Back when the Premier League started in 1992/93 there were 36 foreign players in the league and about 11 of those were starters. Now the league is global. Players from 105 different nations have played Premier League football.
The situation facing the England side (and the rest of us on these islands) isn't going to change from the top downwards.
Top clubs and the people who run them don't feel responsible for the English team. Their job is to get the best talent available and to get it now.
Every now and then (bad result to Iceland etc) fans moan about the lack of English players in the league but it's like tourism to places of natural beauty. We all feel that we have the right to be there but that maybe they should ban all other tourists in case the place gets spoiled.
Most fans think there are too many foreign players here but at 10 o'clock in the evening on Deadline Day when your team needs a striker you don't care if he comes from Tyneside or Timbuktu. Just sign him.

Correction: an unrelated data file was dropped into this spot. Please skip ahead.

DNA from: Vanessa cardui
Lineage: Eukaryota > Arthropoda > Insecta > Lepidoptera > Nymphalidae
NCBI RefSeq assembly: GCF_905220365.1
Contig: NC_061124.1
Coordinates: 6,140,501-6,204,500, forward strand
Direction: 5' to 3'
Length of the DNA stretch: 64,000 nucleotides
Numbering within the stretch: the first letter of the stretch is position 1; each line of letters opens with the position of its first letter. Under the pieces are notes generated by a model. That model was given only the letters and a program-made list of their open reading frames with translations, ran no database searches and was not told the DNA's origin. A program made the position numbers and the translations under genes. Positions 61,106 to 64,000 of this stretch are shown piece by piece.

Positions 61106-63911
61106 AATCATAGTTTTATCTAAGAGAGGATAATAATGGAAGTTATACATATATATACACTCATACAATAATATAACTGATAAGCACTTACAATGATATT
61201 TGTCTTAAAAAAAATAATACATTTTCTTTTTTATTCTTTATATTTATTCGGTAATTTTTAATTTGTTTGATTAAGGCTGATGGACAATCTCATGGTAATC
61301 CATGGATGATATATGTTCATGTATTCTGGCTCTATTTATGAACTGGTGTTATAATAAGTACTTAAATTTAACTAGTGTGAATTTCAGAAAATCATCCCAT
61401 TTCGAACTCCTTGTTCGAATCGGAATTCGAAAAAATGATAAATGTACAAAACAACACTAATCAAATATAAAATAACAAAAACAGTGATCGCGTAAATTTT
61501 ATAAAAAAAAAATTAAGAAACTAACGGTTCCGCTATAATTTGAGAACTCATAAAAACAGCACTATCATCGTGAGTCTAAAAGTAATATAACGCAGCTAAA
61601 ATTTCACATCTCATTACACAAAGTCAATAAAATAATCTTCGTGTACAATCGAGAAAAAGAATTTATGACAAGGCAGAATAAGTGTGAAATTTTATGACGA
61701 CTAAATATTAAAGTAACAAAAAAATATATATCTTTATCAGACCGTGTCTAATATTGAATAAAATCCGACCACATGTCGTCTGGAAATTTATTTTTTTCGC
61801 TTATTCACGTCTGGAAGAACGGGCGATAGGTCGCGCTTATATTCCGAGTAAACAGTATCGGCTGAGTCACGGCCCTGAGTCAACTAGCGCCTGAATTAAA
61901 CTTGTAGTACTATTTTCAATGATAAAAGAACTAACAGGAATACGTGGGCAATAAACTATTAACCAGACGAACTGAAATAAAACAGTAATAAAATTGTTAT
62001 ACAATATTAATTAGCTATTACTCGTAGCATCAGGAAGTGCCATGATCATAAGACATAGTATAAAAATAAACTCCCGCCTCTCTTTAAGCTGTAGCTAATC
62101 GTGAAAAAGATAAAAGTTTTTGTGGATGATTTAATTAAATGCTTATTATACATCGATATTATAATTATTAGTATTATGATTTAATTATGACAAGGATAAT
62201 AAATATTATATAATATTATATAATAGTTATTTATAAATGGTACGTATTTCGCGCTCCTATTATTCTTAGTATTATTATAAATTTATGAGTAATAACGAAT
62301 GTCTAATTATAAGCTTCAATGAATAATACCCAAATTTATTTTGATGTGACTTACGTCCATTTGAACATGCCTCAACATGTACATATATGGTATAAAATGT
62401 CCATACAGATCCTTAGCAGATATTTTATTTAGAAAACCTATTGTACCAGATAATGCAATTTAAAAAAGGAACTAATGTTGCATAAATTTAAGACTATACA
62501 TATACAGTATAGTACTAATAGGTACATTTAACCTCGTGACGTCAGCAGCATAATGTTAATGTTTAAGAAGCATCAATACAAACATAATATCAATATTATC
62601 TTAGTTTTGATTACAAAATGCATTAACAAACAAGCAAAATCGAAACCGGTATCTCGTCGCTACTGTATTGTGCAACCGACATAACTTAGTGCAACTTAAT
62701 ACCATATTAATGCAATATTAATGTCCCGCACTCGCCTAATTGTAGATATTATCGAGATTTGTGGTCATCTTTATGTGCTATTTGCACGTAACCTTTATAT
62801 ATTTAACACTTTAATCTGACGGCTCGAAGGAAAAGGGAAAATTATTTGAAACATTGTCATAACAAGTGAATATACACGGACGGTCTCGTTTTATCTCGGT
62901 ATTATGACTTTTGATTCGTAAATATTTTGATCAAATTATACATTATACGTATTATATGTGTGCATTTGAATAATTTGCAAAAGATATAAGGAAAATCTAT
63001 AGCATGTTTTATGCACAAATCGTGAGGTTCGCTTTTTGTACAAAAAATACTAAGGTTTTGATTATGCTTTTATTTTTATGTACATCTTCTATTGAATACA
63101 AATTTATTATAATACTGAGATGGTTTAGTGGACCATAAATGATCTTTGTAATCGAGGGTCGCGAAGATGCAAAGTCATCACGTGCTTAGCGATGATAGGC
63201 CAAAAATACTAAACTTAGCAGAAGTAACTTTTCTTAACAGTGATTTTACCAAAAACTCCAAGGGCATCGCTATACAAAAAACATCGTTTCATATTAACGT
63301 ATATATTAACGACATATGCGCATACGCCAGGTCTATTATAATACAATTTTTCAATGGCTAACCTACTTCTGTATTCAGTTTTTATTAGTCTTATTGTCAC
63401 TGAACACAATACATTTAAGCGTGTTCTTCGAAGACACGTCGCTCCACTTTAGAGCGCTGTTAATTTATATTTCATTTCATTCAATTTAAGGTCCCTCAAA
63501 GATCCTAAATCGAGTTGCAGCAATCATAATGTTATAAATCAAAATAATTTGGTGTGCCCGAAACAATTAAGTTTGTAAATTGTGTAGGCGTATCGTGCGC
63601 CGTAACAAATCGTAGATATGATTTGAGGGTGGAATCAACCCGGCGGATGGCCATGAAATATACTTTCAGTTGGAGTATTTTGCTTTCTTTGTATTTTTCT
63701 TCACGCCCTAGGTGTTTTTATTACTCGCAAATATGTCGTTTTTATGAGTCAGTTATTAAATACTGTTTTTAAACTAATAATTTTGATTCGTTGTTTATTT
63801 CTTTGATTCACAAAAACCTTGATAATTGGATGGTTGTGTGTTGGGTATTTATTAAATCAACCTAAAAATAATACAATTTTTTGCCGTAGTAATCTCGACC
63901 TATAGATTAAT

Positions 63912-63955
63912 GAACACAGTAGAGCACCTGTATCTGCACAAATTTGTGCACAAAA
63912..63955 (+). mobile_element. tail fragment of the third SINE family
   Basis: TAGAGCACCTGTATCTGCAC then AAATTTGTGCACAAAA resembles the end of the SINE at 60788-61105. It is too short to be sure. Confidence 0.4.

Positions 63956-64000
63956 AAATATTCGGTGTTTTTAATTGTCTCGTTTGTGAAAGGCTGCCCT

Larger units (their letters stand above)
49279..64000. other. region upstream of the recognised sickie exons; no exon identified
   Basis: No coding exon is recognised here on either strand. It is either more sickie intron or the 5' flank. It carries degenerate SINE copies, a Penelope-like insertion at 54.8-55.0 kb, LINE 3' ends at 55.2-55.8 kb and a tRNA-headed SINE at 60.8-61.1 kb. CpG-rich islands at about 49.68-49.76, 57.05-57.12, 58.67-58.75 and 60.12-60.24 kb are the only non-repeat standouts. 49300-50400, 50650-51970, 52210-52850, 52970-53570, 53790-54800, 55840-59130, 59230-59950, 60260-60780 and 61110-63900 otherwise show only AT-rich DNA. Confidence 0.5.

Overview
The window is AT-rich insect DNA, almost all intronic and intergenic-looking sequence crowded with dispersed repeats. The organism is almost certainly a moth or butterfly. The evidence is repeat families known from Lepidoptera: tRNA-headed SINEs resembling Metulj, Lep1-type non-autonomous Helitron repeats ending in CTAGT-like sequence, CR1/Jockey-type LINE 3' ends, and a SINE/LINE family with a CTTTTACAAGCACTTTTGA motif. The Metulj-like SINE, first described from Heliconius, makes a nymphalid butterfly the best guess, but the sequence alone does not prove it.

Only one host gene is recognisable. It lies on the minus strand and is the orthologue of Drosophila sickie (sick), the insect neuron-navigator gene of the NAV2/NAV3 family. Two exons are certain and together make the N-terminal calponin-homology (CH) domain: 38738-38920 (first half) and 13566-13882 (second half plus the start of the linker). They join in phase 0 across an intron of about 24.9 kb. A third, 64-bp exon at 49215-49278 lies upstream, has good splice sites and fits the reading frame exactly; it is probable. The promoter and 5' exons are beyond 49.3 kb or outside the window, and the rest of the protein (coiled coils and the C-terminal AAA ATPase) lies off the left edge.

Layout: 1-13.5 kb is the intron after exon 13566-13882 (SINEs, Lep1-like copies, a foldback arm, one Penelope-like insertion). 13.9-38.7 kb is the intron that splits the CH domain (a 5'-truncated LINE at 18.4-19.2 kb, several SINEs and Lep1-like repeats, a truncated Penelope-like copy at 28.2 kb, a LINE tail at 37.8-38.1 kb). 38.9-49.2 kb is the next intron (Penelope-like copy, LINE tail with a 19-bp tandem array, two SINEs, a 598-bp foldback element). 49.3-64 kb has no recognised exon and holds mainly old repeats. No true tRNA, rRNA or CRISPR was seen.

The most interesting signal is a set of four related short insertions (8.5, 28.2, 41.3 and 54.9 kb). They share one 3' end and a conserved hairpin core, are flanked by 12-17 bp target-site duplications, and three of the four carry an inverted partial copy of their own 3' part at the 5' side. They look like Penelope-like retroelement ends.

As an outsider looking in it seems to me that the problem is so ingrained in football culture that it will take years to solve.
As a kid at Arsenal I came through to the first team with about seven other lads I had played with in the youth side. We all went on to have decent careers. Fergie did something similar at United with the Class of '92. It will be a long time before anything like that happens again. It won't happen just by wishing for it to happen.
Arsenal are an interesting example.
My friend, Google, tells me that in 1930 Arsenal bought a Dutch player called Gerry Keizer. The FA said tut tut and brought in a crude anti-foreigner policy. That policy lasted until 1978.
In 1989 Arsenal became the last team to win the league title with no foreign players in their squad. In 2005 Arsenal became the first club to put out a team made up entirely of foreign players.
That's history through just one top club. Top clubs will always want the top talent. We have known that since 1930 at least but we still haven't adapted properly.
When foreign players began coming into the league they were a novelty and there were no foreign managers or foreign owners.
I was at Manchester City by the time I played with a foreign player.
After experimenting with a couple of Dutch and German players the club signed Georgi Kinkladze.
City didn't know what to do with Georgi.
He had immense talent and fans loved him. But he was homesick and his mother and sister had to move to Manchester.